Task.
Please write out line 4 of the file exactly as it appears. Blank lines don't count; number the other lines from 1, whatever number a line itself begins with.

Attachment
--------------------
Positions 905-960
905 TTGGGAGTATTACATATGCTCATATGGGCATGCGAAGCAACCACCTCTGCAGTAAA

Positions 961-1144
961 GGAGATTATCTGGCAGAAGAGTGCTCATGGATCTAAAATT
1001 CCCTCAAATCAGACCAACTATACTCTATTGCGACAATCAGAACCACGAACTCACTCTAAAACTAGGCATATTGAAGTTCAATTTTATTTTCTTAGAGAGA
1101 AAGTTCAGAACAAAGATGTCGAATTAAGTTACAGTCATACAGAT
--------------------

961 GGAGATTATCTGGCAGAAGAGTGCTCATGGATCTAAAATT